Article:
My biggest question for our defense is choice of alignment. I don't think anybody expected to see the 3-man front against SMU as much as we did (upwards of 80%, at least). Will we see the same thing repeated this week? DC Phil Bennett reportedly told the Waco Trib that we probably won't, but who knows? If the game plan is to make Bell throw the ball, we may line up in our base 4-man front to entice him to do so.
Baylor O vs. SHSU D
On defense, the Bearkats were probably a lot better in 2011 than anyone who doesn't follow FCS football closely gave them credit for being. Led by a stout, experienced interior line, the Bearkats claimed the #1 defense in FCS against the run and only gave up more than 300 total yards three times in the entire season. One of those games was their sole matchup against a FBS school, a victory over New Mexico. SHSU runs a 4-2-5 base defense very similar to our own with Gary Lorance (JR, 6-0, 290) and J.T. Cleveland (SR, 6-0, 290) at the nose and DT spots, respectively, and Darnell Taylor (SR, 6-0, 190) playing one of the deep safety spots. Another name you should probably know is Daxton Swanson (SO, 5-11, 185), who finished third in FCS last season with 8 interceptions. Theirs is an extremely experienced defense with 12 players who have combined to make 131 starts in their careers. The vast majority of that experience is concentrated in six players, each of whom have started over 20 games in their careers. The most experienced of the bunch is Taylor. The second-most experienced is Robert Shaw, their version of Dixon. (Edited to fix the positions for Shaw and Taylor). Here's what Bill C had to say about their defense:
Tackle Gary Lorance (28.5 tackles, 10 for loss) is a play-maker up front, but the job of the line has mostly been to occupy blockers and free up the linebackers and safeties to swarm. Safeties Darnell Taylor, Kenneth Jenkins and Robert Shaw (combined: 220.5 tackles, 23 tackles for loss, 21 passes defended) spend quite a bit of time near the line of scrimmage, and each player on the linebacker two-deep (led by Kash David) has registered at least nine tackles for loss. And when you have to throw, Dax Swanson and Bookie Sneed (combined: 31 passes defended) are probably going to either break it up or pick it off. The Bearkats have allowed a decent number of passing yards, but that is primarily because they have spent most of the season ahead on the scoreboard -- they have trailed, even for a little bit, in only five games.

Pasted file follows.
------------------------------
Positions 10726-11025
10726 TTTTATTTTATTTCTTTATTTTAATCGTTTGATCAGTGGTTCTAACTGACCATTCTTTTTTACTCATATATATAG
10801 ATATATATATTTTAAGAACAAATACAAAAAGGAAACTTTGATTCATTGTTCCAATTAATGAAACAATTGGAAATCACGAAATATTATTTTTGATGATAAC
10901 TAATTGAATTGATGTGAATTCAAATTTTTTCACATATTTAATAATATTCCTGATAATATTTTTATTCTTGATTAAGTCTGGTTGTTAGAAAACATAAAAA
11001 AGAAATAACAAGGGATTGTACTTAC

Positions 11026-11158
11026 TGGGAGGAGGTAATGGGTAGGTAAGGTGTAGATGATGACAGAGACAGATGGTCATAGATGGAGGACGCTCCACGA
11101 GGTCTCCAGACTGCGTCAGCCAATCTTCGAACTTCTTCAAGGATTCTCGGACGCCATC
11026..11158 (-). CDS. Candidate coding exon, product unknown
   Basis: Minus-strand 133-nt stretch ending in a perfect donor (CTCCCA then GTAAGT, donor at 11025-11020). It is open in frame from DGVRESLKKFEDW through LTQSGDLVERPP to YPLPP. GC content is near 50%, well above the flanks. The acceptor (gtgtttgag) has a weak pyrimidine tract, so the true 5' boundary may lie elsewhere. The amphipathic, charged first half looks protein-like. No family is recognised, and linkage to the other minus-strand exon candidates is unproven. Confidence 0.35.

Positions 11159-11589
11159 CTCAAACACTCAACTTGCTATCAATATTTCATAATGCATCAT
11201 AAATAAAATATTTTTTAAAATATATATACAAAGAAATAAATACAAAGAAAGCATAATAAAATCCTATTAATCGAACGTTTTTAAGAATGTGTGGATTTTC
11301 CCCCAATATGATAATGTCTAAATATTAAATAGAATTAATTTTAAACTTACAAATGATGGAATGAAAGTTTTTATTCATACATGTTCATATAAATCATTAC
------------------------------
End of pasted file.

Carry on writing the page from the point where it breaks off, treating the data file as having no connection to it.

One weakness I see on their 2-deep depth chart is at defensive end; all three listed as starters and backups weigh 255 pounds or less. The three combined for 6 sacks in all of 2011, five of which came from Andrew Weaver. I have little doubt that our offensive line will be the best SHSU has or will face this season (and yes, I know they play A&M in November). Fresh off marginalizing All-American candidate Margus Hunt, our young tackles should have no problems with SHSU's DEs, and our interior line should be able to handle Lorance and Cleveland more than capably. Our offensive line will be the ultimate difference in this game.
The way I see things going for Baylor on offense is that we will throw early and often to get a lead and then run their asses off to keep it. We have too much talent at WR and IR for their corners and safeties to cover and they will be overwhelmed. Baylor will take the pace set last week and crank it up a notch to take advantage of SHSU's lack of depth and talent on defense, and, hopefully, crest the 600 yard mark again. I know it's a lot to ask, but we've done better against better teams. The Bearkats are no slouches, but they just won't be able to keep up.
Since there isn't much else to say on offense, here's what I hope to see:
-- Lache Seastrunk given significant run after the game is put away. He wants it; I want it; you want it. He's got speed they've never seen before.
-- More balance than we showed against SMU. Though we racked up 613 yards of offense, it was almost 2:1 pass:run in yardage. Let's even that out a bit.
-- Corey Coleman and Darryl Stonum. Rumor is that Briles might try to redshirt Coleman this season surreptitiously, so that may not be an option. If it is, I want to see those two give a chance in this game.
-- Glasco get 100 yards. He's waited two years behind Jay Finley and Terrance Ganaway, and now backs up Jarred Salubi. Get Glasco some touches!
-- More than 3 rushers on passing downs, and preferably more than 4. No, whateveryournamewasonFSSW, bringing a fourth rusher is not an "extra man." Or at least it shouldn't be.
-- Ahmad Dixon blowing up a running play like a heat-seeking missile.
--Nick F'ING Florence. That is all.
Baylor has its work cut out for it this week against a team that is better than their status would nominally indicate, but they will win. My prediction is that Baylor's offense gives the Bearkats defense a beating they've never experienced before, but is limited in chances by operation of SHSU's own offense. We'll score between 50 and 56 points (depending on field goals). On offense, the Bearkats are more successful, able to grind out at least one or two drives against a still-improving Baylor defense. They'll also get garbage points after we pull everybody that matters because I've never seen us do that and not give up points. Give them 17-21 on offense. That makes my final prediction something in the neighborhood of 52-20, not quite a massacre, but a respectable win over a respectable foe.
Now, what do you think?